Carl Erskine, another member of that legendary team, relates memories about his days with the Dodgers in a book full of true stories and revealing anecdotes. The result is Carl Erskine's Tales from the Dodgers Dugout , a delightfully interesting trip through the world of baseball in the 1950s. Among Erskine’s many tales are his dealings with immortal team official Branch Rickey, his view from the Dodgers’ bench during Don Larsen’s perfect game in the 1956 World Series, and his first-hand experiences when Jackie Robinson broke the color barrier and became the first black player in Major League Baseball history.
During his frequent speaking engagements, people often ask Erskine if all of his stories are true. His standard response has been, “Yes, I couldn't possibly make them up the way they actually happened.” Now fans can read all of those great stories in Carl Erskine's Tales from the Dodgers Dugout .
Skyhorse Publishing, as well as our Sports Publishing imprint, are proud to publish a broad range of books for readers interested in sports—books about baseball, pro football, college football, pro and college basketball, hockey, or soccer, we have a book about your sport or your team.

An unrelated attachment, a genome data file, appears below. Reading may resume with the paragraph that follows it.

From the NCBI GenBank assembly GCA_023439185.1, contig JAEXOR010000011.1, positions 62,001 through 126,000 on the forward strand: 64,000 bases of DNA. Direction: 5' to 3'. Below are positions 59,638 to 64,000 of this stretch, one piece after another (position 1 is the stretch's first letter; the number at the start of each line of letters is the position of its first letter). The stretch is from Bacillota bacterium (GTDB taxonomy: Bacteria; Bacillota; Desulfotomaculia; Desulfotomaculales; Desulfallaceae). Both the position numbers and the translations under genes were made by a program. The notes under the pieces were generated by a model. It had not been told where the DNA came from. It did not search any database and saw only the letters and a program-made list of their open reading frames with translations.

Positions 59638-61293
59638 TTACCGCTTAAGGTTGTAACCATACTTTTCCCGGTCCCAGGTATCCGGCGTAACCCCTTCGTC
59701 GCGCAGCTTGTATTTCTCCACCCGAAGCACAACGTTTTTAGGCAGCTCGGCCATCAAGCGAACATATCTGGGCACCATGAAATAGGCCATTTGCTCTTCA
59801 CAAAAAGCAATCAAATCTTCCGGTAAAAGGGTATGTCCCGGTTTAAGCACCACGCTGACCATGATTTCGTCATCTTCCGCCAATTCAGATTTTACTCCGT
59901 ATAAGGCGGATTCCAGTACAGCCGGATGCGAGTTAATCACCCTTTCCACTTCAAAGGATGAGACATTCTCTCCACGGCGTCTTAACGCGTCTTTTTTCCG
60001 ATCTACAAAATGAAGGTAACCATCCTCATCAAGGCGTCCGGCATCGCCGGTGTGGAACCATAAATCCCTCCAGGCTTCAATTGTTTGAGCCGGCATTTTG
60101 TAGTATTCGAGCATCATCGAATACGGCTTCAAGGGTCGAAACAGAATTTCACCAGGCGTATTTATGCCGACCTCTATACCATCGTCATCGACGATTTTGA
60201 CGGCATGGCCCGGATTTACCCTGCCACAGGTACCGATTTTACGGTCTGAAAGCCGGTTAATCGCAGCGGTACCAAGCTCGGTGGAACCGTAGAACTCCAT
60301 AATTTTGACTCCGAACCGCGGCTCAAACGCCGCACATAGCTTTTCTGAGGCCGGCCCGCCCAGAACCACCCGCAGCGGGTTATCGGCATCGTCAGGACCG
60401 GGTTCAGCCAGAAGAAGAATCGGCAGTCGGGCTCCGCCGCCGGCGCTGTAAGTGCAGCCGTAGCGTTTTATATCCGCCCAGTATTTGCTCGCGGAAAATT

Whether you are a New York Yankees fan or hail from Red Sox nation; whether you are a die-hard Green Bay Packers or Dallas Cowboys fan; whether you root for the Kentucky Wildcats, Louisville Cardinals, UCLA Bruins, or Kansas Jayhawks; whether you route for the Boston Bruins, Toronto Maple Leafs, Montreal Canadiens, or Los Angeles Kings; we have a book for you. While not every title we publish becomes a New York Times bestseller or a national bestseller, we are committed to publishing books on subjects that are sometimes overlooked by other publishers and to authors whose work might not otherwise find a home.
Reconstructing the culture and experience of early baseball through a careful reading of the sporting press, baseball guides, and the correspondence of the player-manager Harry Wright, Warren Goldstein discovers the origins of many modern controversies during the game's earliest decades.
The 20th Anniversary Edition of Goldstein's classic includes information about the changes that have occurred in the history of the sport since the 1980s and an account of his experience as a scholarly consultant during the production of Ken Burns's Baseball.